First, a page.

A new wastewater treatment facility, with a total estimated cost of $81,500,000, in Lloydminster, Alberta, which borders Saskatchewan, will help protect the environment and meet the needs of the community.

Yesterday, François-Philippe Champagne, Minister of Infrastructure and Communities, Ric McIver, Alberta Minister of Transportation, Colleen Young, Lloydminster Member of the Legislative Assembly of Saskatchewan, and Gerald Aalbers, Mayor of Lloydminster, announced funding for a new mechanical wastewater treatment facility in the Border City, Alberta.

“Making sure communities have the infrastructure they need to provide modern efficient wastewater services is essential to protecting the environment and building a healthy sustainable future,” said Minister Champagne. “This important project for Lloydminster will allow the City to provide higher quality services to residents, support community development and protect the environment for years to come.”

Work involves building a new facility near the city’s existing lagoons to establish a new wastewater treatment system. The three cells that make up the existing plant will be integrated into the new system to serve as storage for storm water during periods of heavy rainfall and for sludge requiring long-term digestion. By integrating existing infrastructure, the City will be able to increase the capacity of its wastewater treatment system in an efficient and cost-effective way.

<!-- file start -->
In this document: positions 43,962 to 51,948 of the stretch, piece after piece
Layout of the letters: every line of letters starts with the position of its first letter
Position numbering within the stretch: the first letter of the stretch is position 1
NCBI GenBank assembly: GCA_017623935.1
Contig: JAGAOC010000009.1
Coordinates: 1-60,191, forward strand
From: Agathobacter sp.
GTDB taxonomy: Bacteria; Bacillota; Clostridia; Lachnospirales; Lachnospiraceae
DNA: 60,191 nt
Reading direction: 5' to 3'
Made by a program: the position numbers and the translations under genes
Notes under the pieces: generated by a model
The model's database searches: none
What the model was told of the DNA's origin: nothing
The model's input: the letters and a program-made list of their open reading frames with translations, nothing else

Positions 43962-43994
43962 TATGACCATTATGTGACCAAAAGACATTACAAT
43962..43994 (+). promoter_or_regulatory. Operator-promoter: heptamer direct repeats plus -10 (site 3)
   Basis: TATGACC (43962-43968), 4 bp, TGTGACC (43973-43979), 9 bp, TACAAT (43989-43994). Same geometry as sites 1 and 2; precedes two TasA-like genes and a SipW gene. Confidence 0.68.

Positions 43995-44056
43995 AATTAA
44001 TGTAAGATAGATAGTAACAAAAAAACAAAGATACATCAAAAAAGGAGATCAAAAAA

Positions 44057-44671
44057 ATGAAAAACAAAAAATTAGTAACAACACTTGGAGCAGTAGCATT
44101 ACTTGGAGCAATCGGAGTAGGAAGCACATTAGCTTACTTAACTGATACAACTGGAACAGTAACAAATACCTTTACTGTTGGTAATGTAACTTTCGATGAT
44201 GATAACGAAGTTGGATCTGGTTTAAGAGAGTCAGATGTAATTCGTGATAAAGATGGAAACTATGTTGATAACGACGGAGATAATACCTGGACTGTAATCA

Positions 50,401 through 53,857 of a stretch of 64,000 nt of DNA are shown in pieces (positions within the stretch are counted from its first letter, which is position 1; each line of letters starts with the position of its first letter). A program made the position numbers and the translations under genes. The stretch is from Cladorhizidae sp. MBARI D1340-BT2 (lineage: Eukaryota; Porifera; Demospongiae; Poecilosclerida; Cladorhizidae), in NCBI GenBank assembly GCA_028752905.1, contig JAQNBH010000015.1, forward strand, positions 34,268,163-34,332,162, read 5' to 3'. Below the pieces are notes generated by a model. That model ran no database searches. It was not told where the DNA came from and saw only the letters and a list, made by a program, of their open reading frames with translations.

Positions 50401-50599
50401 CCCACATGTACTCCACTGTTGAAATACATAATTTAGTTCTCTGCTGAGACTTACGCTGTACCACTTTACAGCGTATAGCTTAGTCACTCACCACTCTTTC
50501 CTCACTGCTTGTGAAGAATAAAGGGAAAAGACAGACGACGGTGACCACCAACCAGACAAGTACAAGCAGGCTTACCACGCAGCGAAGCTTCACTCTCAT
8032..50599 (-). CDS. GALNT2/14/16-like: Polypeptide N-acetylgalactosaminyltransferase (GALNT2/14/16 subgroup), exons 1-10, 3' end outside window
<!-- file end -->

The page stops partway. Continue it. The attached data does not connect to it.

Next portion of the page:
“Construction of a new wastewater treatment plant will have significant benefits for the current and future generations of Lloydminster and the downstream cities, towns, villages and Indigenous communities that rely on the North Saskatchewan River,” said Mayor Aalbers. “This four-way funding announcement speaks to a strong working relationship between our federal, provincial and municipal offices for the betterment of our communities and the environment.”

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Once complete, Lloydminster will better service the city’s growing population, help safeguard regional waterways, like West Neale Lake, Saskatchewan, and ensure its treated water meets federal and provincial standards well into the future.

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